All of the life that is known, all organisms that exist on Earth today or are known to have existed on Earth in the past, are of the same life form: a life form based on DNA and protein. It does not necessarily have to be that way. Why not have two competing life forms on this planet? Why not have biology as we know it and some other biology that occupies its own distinct niche? Yet that is not how evolution has played out. From microbes living on the surface of antarctic ice to tube worms lying near the deep-sea hydrothermal vents, all known organisms on this planet are of the same biology.
Looking at the single known biology on Earth, it is clear that this biology could not have simply sprung forth from the primordial soup. The biological system that is the basis for all known life is far too complicated to have arisen spontaneously. This brings us to the notion that something else, something simpler, must have preceded life based on DNA and protein. One suggestion that has gained considerable acceptance over the past decade is that DNA and protein-based life was preceded by RNA-based life in a period referred to as the ‘RNA world’.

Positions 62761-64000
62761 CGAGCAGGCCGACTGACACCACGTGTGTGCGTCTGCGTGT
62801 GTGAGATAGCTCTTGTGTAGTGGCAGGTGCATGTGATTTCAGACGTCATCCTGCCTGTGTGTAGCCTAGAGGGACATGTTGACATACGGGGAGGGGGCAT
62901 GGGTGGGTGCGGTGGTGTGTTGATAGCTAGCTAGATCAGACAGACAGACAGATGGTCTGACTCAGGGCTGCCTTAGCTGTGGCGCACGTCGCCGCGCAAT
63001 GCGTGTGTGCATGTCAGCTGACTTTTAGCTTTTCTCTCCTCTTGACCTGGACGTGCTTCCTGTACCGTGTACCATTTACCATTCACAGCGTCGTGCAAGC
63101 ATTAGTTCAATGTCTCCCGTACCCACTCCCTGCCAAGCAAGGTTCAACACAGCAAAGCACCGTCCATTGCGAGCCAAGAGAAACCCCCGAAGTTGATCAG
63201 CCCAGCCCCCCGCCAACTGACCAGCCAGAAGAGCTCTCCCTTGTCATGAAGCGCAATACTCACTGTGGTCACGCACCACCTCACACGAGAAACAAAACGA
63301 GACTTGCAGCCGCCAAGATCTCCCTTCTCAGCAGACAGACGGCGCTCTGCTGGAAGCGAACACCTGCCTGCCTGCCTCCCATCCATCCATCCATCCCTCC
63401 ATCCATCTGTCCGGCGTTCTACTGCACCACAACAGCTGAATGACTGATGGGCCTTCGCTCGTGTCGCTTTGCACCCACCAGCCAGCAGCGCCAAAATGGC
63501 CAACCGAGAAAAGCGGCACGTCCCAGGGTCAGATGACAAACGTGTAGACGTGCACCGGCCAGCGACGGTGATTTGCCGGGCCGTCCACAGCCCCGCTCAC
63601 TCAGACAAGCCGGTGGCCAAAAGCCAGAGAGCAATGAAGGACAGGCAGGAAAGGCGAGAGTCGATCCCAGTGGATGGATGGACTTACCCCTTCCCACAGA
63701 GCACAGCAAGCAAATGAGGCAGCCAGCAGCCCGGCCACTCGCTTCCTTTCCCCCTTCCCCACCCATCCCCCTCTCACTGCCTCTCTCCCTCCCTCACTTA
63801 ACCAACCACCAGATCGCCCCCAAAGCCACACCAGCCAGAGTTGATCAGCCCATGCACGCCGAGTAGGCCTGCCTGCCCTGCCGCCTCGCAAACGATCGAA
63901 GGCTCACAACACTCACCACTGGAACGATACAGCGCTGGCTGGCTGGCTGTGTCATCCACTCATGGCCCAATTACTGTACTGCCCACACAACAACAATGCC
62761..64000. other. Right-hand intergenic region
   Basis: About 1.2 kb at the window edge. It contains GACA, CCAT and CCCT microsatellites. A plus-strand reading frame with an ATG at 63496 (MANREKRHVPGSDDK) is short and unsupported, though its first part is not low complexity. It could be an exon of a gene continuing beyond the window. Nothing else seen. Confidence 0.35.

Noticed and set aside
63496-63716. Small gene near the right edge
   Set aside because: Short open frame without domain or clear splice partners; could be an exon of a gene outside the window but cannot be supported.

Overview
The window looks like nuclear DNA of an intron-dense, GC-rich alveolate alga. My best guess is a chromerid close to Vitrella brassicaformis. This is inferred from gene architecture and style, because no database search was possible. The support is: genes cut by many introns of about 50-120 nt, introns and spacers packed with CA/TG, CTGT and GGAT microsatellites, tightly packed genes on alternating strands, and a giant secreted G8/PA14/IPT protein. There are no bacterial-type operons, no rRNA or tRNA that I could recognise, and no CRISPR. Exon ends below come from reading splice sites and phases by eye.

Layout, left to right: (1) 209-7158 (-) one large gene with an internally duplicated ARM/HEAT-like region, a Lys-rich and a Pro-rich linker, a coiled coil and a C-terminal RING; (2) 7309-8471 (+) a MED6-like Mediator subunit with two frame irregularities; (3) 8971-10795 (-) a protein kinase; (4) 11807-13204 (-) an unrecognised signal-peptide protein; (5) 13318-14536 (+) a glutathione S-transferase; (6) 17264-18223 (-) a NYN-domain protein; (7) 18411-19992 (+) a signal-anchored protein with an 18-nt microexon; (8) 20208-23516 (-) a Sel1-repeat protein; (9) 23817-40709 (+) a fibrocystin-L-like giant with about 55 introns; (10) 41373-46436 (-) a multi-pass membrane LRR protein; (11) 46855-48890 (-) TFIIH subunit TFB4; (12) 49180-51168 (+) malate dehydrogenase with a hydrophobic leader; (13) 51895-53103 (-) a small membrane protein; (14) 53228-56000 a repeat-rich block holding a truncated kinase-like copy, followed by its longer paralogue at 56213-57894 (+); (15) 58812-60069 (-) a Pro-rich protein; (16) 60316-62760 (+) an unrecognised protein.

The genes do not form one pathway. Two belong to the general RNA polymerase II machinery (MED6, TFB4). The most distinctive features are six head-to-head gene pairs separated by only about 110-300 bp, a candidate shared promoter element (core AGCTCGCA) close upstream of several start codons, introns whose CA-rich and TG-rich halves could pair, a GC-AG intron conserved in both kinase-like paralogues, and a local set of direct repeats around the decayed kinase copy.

Even an RNA-based life form would have been fairly complicated – not as complicated as our own DNA-and protein-based life form – but far too complicated, according to prevailing scientific thinking, to have arisen spontaneously from the primordial soup.
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